OldEarth Georgios Encounter (In production)

Children’s Book

The Adventures of Tally-Ho http://amzn.to/2sLfcI5

Inspirational Non-Fiction

The Road Goes Ever On—A Christian Journey Through The Lord of the Rings http://amzn.to/2lWBd00

Anyone But Him

I ordered Anyone But Him from my author friend—Teresa Linden.

My daughter got it first. Grrr…

Anyone but him is a page-turner that kept me up late wanting to know what happens. The crisp clear writing makes the whole story visual, and I felt that I knew the characters intimately. My teenaged daughter read the book, loved it, and passed it along to me. More than the typical romance, there is a bit if a mystery embedded in the story. An enjoyable read. I hope there are more stories involving the West family.

Unable to remember the past three years or understand why she would’ve moved so far from home, Caitlyn can’t believe she willingly married such an overprotective, bossy, and jealous man.

In this emotionally-charged, new adult mystery romance, ANYONE BUT HIM, Caitlyn struggles to solve the mysteries of her amnesia and her marriage.

Suspicious circumstances surrounding her husband tempt her to leave and start life over, but they also challenge her Christian faith and convictions.  

Kindle Copy Anyone But Him

Paperback Anyone But Him

Hardcover Anyone But Him  

Other books by Teresa Linden

Chasing Liberty

Testing Liberty

Fight for Liberty

Life Changing Love

Roland West—Loner

Battle for His Soul

Standing Strong

Live

Planet Earth

Daud leaned upon his shepherd’s staff and tipped back his head. A brilliant star lit the night sky in a thousand points of light. Heart pounding exuberance flushed his face as he stared at this new, unfathomable mystery. His brother, Hikmat, teased him unmercifully whenever he stuttered his thoughts aloud. So, he rarely spoke at all. Fortunately, his young son admired the night sky as much as he did, and they could sit in companionable silence for hours, watching the stars come out one by one, listening to the soft tinkles of bells and the bleating of sheep grazing upon the hillside.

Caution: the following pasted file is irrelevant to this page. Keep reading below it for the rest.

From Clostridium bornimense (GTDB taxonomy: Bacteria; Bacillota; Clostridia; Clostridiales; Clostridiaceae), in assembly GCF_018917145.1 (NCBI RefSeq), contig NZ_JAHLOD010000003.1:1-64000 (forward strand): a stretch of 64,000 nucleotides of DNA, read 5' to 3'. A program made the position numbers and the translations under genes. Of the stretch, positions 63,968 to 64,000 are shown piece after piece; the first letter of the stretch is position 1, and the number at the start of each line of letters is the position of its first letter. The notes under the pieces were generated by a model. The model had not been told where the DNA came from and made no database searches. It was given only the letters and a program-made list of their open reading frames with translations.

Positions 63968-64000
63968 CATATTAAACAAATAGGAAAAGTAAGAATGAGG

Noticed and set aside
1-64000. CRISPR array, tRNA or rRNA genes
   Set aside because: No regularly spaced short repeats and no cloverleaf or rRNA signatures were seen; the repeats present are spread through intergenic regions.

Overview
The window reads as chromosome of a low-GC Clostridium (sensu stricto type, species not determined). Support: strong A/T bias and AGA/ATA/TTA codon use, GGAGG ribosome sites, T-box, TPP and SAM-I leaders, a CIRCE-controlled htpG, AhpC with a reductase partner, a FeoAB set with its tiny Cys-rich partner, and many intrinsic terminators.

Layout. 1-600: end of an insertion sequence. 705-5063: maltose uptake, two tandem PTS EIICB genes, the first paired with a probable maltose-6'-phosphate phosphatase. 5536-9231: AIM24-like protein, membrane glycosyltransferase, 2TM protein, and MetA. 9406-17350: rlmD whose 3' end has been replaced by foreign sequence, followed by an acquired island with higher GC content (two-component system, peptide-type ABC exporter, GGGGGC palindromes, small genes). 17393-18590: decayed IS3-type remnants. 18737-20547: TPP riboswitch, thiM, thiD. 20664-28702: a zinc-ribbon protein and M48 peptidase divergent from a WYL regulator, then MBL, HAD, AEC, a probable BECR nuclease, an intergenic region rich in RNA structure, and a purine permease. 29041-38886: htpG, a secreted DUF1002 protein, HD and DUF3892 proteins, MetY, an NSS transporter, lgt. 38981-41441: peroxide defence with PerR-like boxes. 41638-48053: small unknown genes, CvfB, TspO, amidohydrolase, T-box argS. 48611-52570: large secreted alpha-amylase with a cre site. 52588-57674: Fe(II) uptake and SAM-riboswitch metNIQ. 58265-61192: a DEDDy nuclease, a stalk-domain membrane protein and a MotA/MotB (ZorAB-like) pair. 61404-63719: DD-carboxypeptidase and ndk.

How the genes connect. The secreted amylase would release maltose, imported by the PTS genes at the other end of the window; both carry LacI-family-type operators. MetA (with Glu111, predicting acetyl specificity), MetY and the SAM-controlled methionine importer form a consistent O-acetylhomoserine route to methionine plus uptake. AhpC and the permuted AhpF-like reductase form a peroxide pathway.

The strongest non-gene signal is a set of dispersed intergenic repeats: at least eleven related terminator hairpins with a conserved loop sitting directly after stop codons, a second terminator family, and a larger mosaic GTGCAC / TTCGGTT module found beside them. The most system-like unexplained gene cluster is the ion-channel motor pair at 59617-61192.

When his brother and son trudged up the hill, his smile died and reformed into a frown. Their expressions and rapid footsteps bespoke the need for haste and—

Daud jogged forward and intercepted them. “What’s wrong?”

His son flew into his arms and hugged him around the waist, squeezing him in a fit of joy—or terror—Daud could not say. He grasped the child’s arm and stared through the star-filled light into his son’s eyes. “What’s happened?”

“Oh, Father, the most wonderful thing—angles appeared—from the sky. They gave us news.” His son swung an outstretched hand from the star to a cave in a distant hillside and began to tug his father’s arm. “Come—see!”

“See?” Daud glanced up at Hikmat who had stopped before him, staring at the same cave. “See what?”

With slow reluctance, Hikmat pulled his gaze away and appeared to see his brother for the first time. “Daud, you won’t believe me—but the sky was filled with beings, singing and joyous. They announced—the Savior—the Christ is born.”

Daud jerked back, his skin prickling. This was not his brother—there was no hint of Hikmat’s teasing tone or his haughty expression.

“Come, Father. Let us see the babe!” The child ran ahead like a colt that can’t be tethered.

Daud started after him and then glanced back; his voice rose high and strained. “Babe? What babe?”